Advertisement

Home / Entertainment / Shruti Haasan on completing 11 years in the entertainment industry

Shruti Haasan on completing 11 years in the entertainment industry

The actress features in 'Yaara', with Vidyut Jammwal, now streaming on Zee5
Shruti Haasan

Priyanka Roy    |   Published 04.08.20, 09:10 PM

Shruti Haasan has just completed 11 years in the acting business and also has a film (Yaara, co-starring Vidyut Jammwal and streaming on Zee5) that’s just released. We caught up with the actress on being ‘different’, her coping mechanism and what social media means to her.

Congratulations for completing 11 years as an actor. How do you pick and choose your films now and how has that changed from the initial years in the business?

Honestly, it did take me some years to figure out what I wanted to do, what kind of an actor I wanted to be... I was constantly being told that I was too different, that I needed to fit in, that I wasn’t desi enough.... So I made a lot of choices based on what I was being told. But at the end of the day, I have to say that except one or two films that shall not be named (laughs), I’ve never really regretted the choices I’ve made. I trusted my instincts to pick roles that are different from each other. But today, the roles I choose are more emotionally courageous... I am willing to do things and take myself out of my comfort zone much more.

So what were your reasons to pick Yaara?

Advertisement

I have always admired Mr Tigmanshu Dhulia’s work. I think he creates a different kind of world in his films, and the women in his films have a different kind of tonality and flavour. And then, of course, I really, really loved the character... having the chance to play someone who lives in the late-1970s and then playing her as an older woman really appealed to me.

How do you fight being stereotyped?

That’s a constant struggle. Even my voice sounds different (laughs). I’ve always heard, ‘She’s different, she looks a bit different’. Over time and age, I have realised that I need to personally celebrate my differences and use them intelligently. But I don’t think that I had that ability before.

Have there been moments of self-doubt?

A hundred per cent. Personally, I am an extremely spiritual person. It may not make sense to a lot of people, but I like to surrender to a higher power and it works for me. I just keep my head down and keep working. The other thing is maintaining a constant dialogue with myself. Time and again, I like to reassess my life and have an honest conversation with myself about what I want to do and not do. In times of doubt, we all have a voice inside our head that works as a compass or a navigator and more often than not, we are more comfortable ignoring it because listening to it would invariably mean facing some hard truths about yourself. I think now, when people have the time to sit down and assess life, is the best time to listen to that inner voice.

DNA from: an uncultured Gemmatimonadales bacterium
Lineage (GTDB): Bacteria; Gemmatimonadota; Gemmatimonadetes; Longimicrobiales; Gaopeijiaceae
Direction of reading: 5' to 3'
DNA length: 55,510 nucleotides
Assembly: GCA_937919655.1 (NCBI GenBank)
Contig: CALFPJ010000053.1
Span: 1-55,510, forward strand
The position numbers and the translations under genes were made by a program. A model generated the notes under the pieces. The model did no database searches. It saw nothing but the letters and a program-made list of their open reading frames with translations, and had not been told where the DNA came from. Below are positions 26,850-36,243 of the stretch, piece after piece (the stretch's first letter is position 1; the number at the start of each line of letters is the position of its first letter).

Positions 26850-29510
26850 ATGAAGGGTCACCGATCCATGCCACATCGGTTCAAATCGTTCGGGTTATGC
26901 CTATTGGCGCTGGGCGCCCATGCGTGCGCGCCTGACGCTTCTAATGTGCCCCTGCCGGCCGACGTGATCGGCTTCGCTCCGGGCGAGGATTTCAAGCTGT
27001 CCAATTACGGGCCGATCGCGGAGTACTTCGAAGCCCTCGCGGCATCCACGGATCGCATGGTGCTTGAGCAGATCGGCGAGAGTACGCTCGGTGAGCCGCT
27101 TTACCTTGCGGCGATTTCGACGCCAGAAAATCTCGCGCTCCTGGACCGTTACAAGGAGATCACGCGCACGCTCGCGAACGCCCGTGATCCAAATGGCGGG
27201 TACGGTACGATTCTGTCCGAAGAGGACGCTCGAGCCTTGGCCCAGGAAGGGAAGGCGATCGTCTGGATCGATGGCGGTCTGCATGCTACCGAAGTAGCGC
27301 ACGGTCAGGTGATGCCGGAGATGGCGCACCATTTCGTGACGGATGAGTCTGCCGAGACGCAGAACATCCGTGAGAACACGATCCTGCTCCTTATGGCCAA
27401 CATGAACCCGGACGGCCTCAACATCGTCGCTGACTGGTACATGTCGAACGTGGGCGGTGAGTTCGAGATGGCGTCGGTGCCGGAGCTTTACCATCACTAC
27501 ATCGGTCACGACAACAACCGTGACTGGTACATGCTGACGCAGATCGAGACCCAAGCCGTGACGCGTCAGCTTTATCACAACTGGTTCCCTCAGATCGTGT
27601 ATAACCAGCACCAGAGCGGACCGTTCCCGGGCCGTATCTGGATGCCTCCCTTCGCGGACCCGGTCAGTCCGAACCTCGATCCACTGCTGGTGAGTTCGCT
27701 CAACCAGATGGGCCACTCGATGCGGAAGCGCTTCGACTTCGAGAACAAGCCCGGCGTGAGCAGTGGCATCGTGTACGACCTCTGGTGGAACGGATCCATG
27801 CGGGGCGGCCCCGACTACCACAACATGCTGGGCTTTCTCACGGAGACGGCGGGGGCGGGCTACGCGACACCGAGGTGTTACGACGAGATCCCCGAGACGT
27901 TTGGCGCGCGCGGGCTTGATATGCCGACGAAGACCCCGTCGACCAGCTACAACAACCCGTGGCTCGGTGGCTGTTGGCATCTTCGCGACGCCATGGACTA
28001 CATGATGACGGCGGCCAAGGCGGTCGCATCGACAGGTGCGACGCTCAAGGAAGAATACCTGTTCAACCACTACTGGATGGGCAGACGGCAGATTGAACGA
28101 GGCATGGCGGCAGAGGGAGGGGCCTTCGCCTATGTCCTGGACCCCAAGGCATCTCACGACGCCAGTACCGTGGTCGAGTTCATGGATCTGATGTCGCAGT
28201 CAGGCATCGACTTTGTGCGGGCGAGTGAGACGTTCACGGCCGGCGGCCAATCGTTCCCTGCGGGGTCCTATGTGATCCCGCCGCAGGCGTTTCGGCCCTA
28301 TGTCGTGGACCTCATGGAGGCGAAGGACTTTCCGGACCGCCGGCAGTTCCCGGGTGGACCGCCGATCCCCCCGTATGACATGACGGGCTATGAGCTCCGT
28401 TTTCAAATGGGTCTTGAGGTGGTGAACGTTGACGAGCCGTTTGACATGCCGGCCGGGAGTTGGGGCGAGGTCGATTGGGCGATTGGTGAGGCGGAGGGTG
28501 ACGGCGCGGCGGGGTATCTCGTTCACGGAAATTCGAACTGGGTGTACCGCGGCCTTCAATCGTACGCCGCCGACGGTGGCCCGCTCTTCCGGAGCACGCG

What’s been your coping mechanism in these trying times?

To be as positive and productive as possible. One practice that I have always followed at the end of the day, irrespective of the pandemic, is to have gratitude. Just make a small list of everything that you are thankful for before you go to sleep... I can’t tell you what a difference it makes in valuing the life that you have been given and the things that you have. When the pandemic happened, in the face of what our migrant labourers were going through or even the workers in our film industry, I was thankful to have sustainability and comfort.

You are as much a musician as an actor. Has any music been made in the lockdown?

Yes. I have been working long-distance with my producers in the UK. In the lockdown, I also did one song for my dad (Kamal Haasan), a song for Covid, and one for A.R. Rahman Sir as well. I have also done some of my own stuff which is going to be coming out soon. More than an actor or musician, I am a creative being first. I feel a dire need to express myself creatively, and I have the outlets of music, acting, writing and dance to do that.

You are pretty active on social media. How do you view and leverage it?

It’s not a place where I choose to argue with other people’s opinions. For those who do it, it’s fine... that’s the way they want to operate on social media. But for me, it’s a wonderful way to connect with my virtual family. I don’t think I would be here without the love of my fans on social media. They celebrate my quirkiness and it means a lot to me because I am able to show them a side to me that enables me to be myself and not be seen through someone else’s perspective.



Advertisement
Advertisement
Advertisement
 
 
 
Copyright © 2020 The Telegraph. All rights reserved.